Tooth Abrasion
Tooth Abrasion

Tooth Abrasion: Causes, Symptoms and Treatment [Complete Explanation]

It is important to remember that what causes tooth abrasion are mechanical factors that are often related to the patient’s bad habits. Dentists can help patients find out what factors which causes abrasion. In this case, doctor-patient communication will be the main thing in the success of prevention and treatment.

What is Tooth Abrasion?

Tooth abrasion is a condition when the tooth layer or enamel is lost due to long-term and excessive friction between the teeth [1,3,4,5,6].

The teeth close to the cheeks are the most susceptible to abrasion and buccal side is the term for this condition.

Tooth abrasion is characterized by a special characteristic, namely a V-shaped groove in the neck of the tooth and this usually occurs as a result of frequent brushing hard and roughly.

Tooth abrasion is a condition when tooth enamel (coating of teeth) is lost due to friction with teeth or other hard objects.

Difference Between Tooth Abrasion Vs Tooth Erosion

Tooth abrasion and tooth erosion are two similar but different dental conditions [1,5,7].

Although both involve damage to the teeth, the location of the damage and the factors causing it are on average different.

If left unchecked, both conditions will be equally dangerous.

In the case of tooth abrasion, the location of the abrasion is the tooth closest to the cheek where the damage is usually caused by hard objects.

Friction between the teeth with hard objects such as mouth piercings, nails, pencils or other objects that are often bitten.

Meanwhile, tooth erosion is a condition where the enamel or layer of the tooth is worn away, which is characterized primarily by the appearance of a rounded shape of the tooth.

Tooth erosion is also synonymous with tooth discoloration with transparency.

The shape of the teeth will appear flatter when erosion continues without getting proper treatment.

Unlike tooth abrasion, where the damage is caused by friction between the teeth and a hard object, chemical processes are the reason behind the erosion of the tooth surface.

High acid levels from saliva are usually the main cause of tooth erosion so that dry mouth or food / drink with high acid levels can be a trigger.

If tooth abrasion occurs in the area of ​​the teeth near the cheeks and is caused by friction of the teeth with hard objects, then tooth erosion usually occurs on the surface of the teeth caused by chemical processes (too high acid levels in the mouth)

Facts About Tooth Abrasion

  1. In older persons, the risk of tooth abrasion is known to increase at the age of 20 and over by 3% and in the elderly (70 years and over) it increases again by 17%. [1].
  2. According to the survey results, cases of mandibular tooth abrasion were 38% and maxillary tooth abrasion was 36.65%.

Causes of Tooth Abrasion

Tooth abrasion is mainly caused by some bad habits related to eating or brushing teeth.

The following are factors that need to be known that can increase the risk of tooth abrasion: [1,3,4,5,6,7]:

The Wrong Way of Brushing Your Teeth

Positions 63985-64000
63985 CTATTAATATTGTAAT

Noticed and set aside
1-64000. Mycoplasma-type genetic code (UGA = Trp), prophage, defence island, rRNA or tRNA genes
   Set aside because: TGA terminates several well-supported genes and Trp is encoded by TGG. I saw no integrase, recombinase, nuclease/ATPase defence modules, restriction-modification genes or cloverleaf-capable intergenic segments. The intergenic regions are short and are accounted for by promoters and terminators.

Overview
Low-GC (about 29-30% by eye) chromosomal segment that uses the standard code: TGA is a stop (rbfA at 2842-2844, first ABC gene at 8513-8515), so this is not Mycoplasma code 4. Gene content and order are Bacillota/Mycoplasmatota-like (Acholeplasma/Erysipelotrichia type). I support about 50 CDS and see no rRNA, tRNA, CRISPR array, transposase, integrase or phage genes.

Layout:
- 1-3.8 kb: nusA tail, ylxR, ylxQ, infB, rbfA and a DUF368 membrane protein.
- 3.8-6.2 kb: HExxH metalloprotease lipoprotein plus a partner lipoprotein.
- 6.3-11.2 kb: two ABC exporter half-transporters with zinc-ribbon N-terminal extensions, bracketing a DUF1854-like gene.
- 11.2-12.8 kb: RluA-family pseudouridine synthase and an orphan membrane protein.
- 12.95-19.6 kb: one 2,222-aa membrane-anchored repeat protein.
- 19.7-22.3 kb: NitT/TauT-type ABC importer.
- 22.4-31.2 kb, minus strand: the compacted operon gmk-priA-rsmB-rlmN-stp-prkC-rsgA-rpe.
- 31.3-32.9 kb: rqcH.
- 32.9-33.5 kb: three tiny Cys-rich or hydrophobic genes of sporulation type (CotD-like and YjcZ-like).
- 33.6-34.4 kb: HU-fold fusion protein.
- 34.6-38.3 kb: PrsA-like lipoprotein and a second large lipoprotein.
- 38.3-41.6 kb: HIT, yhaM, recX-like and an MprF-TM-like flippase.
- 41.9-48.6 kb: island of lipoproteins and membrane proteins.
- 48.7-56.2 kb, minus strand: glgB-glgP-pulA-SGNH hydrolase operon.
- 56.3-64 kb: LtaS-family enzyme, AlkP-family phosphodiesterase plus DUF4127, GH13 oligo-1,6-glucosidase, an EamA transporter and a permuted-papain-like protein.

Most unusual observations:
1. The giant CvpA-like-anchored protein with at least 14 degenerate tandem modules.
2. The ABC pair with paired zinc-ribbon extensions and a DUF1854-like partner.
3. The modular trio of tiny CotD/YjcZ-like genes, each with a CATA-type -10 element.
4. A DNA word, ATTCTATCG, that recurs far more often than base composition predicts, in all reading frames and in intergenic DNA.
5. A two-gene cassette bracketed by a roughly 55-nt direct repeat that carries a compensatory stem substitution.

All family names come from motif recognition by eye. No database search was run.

Brushing your teeth the wrong way, such as too hard and rough and then brushing too long can trigger abrasion.

The movement of brushing your teeth forwards and backwards is not quite right, because the most recommended is a vertical movement, namely rotating or even up and down in the front.

Grinding your teeth is a bad habit that many people don’t realize, especially when the owner of the habit is asleep.

Bruxism in the long term can have a bad effect on the teeth because the friction between the teeth continuously causes tooth abrasion.

Some people definitely have their own pleasure when eating hard-textured foods or even biting hard objects.

Often biting nails, pencils or other hard objects can be a trigger for tooth abrasion if this habit is continued.

Piercing around the inside of the mouth may be considered beautiful by some, but this one accessory can actually be dangerous for the condition of the teeth.

The tooth layer is easily eroded when the tooth rubs against the earring where this leads to abrasion later.

Hard Toothpaste

Toothpaste containing ingredients that are too hard can cause tooth abrasion.

Abrasion due to toothpaste can occur, especially at the root of the tooth and the erosion process can occur continuously when the use of toothpaste is still the same.

Not much different from piercings around the mouth that cause friction, braces are also a factor that increases the risk of tooth abrasion.

Not only that, the strong grip of the braces on the teeth can damage the soft tissue and tooth structure without realizing it.

Therefore, users of braces are recommended to frequently consult a dentist after installation.

The habit of using a toothpick after every meal to remove food debris stuck between the teeth can apparently have an impact on tooth abrasion.

Because it has the potential to damage teeth, it is much safer to use dental floss to clean between them.

Various bad habits that are considered normal apparently can harm teeth. The use of toothpicks after every meal, brushing teeth incorrectly, grinding teeth (bruxism), biting hard objects, piercings in the area in the mouth, using hard toothpaste, and braces are factors that trigger tooth abrasion.

Tooth Abrasion SYmptoms

Some of the most visible symptoms of tooth abrasion include: [1,3,4,5]:

  • Teeth are more sensitive, so the aches and pains will be felt every time you eat sweet, cold and hot foods, including brushing your teeth.